Man of private honour

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The Independent Online
MY FATHER died on the first day of this year. He never won any prizes or awards; he had no title or letters after his name, not even the OBE given to quite humble civil servants like himself; and no obituary will note his passing. Yet he was a man of absolute probity, a figure of Victorian discipline and moral rigour. There are few like him left today, and none being bred for tomorrow.

I visited him for the last time just before Christmas. His face and body had shrunk, speech and movement were an effort, but he was still lucid and recognisably himself.

I asked him whether he was afraid of dying and he said no. He knew, without conceit, that he had led a good life, though he felt he had not been as religious as he might. Perhaps not, I said, if by religious he meant church-going; but he had been a God-fearing man. 'I hope so,' he said.

He had little interest in worldly goods. Having been brought up by a widowed mother in circumstances of genteel poverty (the most shaming kind), he remained frugal to the end. He shunned taxis, first-class stamps and telephone calls made before 6pm. He never bought anything for the sheer pleasure of ownership but only because its predecessor had come to the end of its useful life. He never had an overdraft.

I reminded him, that last time we met, of when he had been posted to an embassy so remote that one bishop served three capitals in three different countries. For four years, my father volunteered to act as lay preacher in the English church that served the local community.

I was a child then, and he had such authority in my eyes that I would not have been surprised to see him crown the Queen of England; but what he did was, I now realise, remarkable for so shy and retiring a man. On those Sundays when the bishop could not officiate, my father would climb into the pulpit before a congregation of several dozen people. He must have been shaking with nerves.

He was born in 1909, christened John Donald and grew up a typically lonely middle child. Not as flamboyantly talented as his elder brother, nor as winsomely feminine as his little sister, he had a difficult childhood. He learnt early - and too well - to conceal his emotions, repress spontaneity and mistrust the unconventional.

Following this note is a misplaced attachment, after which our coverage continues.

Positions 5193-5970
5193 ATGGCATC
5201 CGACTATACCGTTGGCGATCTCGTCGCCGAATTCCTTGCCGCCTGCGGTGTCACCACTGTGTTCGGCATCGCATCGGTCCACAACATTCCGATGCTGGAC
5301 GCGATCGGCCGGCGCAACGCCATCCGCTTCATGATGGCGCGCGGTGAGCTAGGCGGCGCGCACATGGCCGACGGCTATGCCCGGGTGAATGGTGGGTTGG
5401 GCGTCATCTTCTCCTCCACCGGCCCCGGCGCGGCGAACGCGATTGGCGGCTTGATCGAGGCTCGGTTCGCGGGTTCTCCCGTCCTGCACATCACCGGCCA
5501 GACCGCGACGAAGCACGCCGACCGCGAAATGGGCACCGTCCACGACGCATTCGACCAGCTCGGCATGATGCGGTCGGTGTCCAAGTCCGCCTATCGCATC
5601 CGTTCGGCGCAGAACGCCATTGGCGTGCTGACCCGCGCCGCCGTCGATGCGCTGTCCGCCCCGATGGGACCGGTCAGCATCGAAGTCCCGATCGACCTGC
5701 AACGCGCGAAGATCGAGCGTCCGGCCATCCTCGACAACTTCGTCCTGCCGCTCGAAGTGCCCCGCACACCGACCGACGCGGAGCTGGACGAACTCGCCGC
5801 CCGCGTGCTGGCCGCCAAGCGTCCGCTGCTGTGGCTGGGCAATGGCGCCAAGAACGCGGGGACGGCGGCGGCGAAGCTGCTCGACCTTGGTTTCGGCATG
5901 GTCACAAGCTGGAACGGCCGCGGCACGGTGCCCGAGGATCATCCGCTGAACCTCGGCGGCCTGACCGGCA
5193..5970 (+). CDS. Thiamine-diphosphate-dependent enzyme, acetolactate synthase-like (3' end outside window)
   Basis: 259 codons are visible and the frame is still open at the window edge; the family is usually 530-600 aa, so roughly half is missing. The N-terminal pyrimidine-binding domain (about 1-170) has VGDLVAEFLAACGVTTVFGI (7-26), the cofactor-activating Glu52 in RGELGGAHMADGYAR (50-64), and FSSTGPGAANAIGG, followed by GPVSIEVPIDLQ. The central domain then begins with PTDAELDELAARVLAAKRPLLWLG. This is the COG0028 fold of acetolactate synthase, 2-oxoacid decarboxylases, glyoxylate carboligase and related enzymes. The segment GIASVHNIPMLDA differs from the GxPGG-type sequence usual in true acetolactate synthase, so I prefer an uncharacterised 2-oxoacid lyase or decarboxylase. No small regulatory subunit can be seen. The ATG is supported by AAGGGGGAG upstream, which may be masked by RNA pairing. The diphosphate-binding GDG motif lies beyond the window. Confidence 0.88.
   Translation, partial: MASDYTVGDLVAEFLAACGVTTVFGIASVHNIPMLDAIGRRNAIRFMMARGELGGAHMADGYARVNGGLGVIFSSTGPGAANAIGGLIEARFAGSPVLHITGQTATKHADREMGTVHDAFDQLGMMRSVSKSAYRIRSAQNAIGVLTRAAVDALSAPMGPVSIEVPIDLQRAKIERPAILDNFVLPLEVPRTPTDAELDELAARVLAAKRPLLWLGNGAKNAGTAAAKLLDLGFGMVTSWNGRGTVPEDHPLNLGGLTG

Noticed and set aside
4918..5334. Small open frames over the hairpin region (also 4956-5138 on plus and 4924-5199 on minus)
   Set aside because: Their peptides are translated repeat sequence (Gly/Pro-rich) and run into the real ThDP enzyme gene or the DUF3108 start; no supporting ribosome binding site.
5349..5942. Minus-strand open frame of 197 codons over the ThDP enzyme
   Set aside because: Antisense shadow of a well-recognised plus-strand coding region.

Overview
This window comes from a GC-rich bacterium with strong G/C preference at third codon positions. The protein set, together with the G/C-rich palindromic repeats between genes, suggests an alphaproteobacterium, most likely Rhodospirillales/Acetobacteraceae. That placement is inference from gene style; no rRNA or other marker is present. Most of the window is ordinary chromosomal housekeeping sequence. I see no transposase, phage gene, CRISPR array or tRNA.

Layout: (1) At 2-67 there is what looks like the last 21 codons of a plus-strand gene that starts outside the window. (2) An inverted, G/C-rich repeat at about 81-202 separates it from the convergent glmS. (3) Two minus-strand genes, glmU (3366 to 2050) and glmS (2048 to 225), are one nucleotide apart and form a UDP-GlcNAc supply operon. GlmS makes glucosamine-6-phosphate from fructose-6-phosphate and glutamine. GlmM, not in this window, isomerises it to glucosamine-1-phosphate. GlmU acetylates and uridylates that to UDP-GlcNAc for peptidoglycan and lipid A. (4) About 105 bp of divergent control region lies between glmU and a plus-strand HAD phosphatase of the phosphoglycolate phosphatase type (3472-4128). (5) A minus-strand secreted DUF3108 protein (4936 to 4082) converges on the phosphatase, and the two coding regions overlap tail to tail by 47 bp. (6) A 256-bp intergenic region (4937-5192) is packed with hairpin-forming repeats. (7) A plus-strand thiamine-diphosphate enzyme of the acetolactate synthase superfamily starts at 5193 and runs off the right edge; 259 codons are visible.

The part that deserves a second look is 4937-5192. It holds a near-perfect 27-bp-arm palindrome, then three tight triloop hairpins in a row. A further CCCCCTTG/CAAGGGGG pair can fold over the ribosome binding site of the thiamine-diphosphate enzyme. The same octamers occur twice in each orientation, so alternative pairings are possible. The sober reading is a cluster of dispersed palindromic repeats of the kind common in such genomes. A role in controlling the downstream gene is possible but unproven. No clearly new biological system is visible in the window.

His own father died when he was 13. He had been a strict Victorian patriarch whose authority overwhelmed a shy and sensitive boy. Yet his son revered his memory and worshipped his mother, the equally forbidding 'Mater'. They did not give him a happy childhood, yet their precepts of duty, courtesy and unselfishness governed his character for life.

His boyhood must have had its lighter moments. Once, 60 years later, he and I were walking my baby daughter through a London park when a memory from infancy came winging back to him. Wet leaves had attached themselves to the pram wheels. My father suddenly stopped and said: 'Coronation wheels]' I asked what he meant, and bit by bit he traced the phrase back to 1911, soon after the birth of his little sister at the time of George V's coronation. As a toddler beside her pram, he had compared the dead leaves clinging to its tyres to the celebratory bunting in the streets.

This quiet, deferential boy grew up to be a gentle, even timid, man. Yet he served as a London fireman during the Blitz, which must have called for immense resourcefulness and courage. The only time he went shooting, he killed a hare; and he never forgot having taken that life.

The most surprising thing he ever did was to marry my mother, in every way his opposite: she so typically German, he the archetypal middle-class Englishman. They met in Hamburg in the mid-

Thirties and he was fascinated by her youthful energy, enthusiasm, high spirits and love of life. They married in 1936: another brave act, in that political climate. I do believe they remained faithful to one another all their lives. He made her feel utterly secure and protected for more than 50 years.

My father was awed by the great and, in the eyes of his boisterous, iconoclastic daughters, he was sometimes embarrassingly deferential and humble. Most of the possessions and furniture he and my mother had in their first home were still in use when he died. He ran the same car (a Triumph Herald) for 17 years and, having surrendered it under pressure when the rest of us worried about its safety, was indignant at being offered a mere pounds 300 for it. He recycled everything, from string to wrapping paper, and was appalled at the notion of hire purchase and credit cards. He never bought anything until he had saved enough to buy it outright.

Old-fashioned, anachronistic, a bit of a joke even, my father was a misfit in the late 20th century. But he was - I can now see - braver than I realised and rarer than he knew. He was a thoroughly good man; and when were such as he ever honoured with awards, and titles, and letters after their names?

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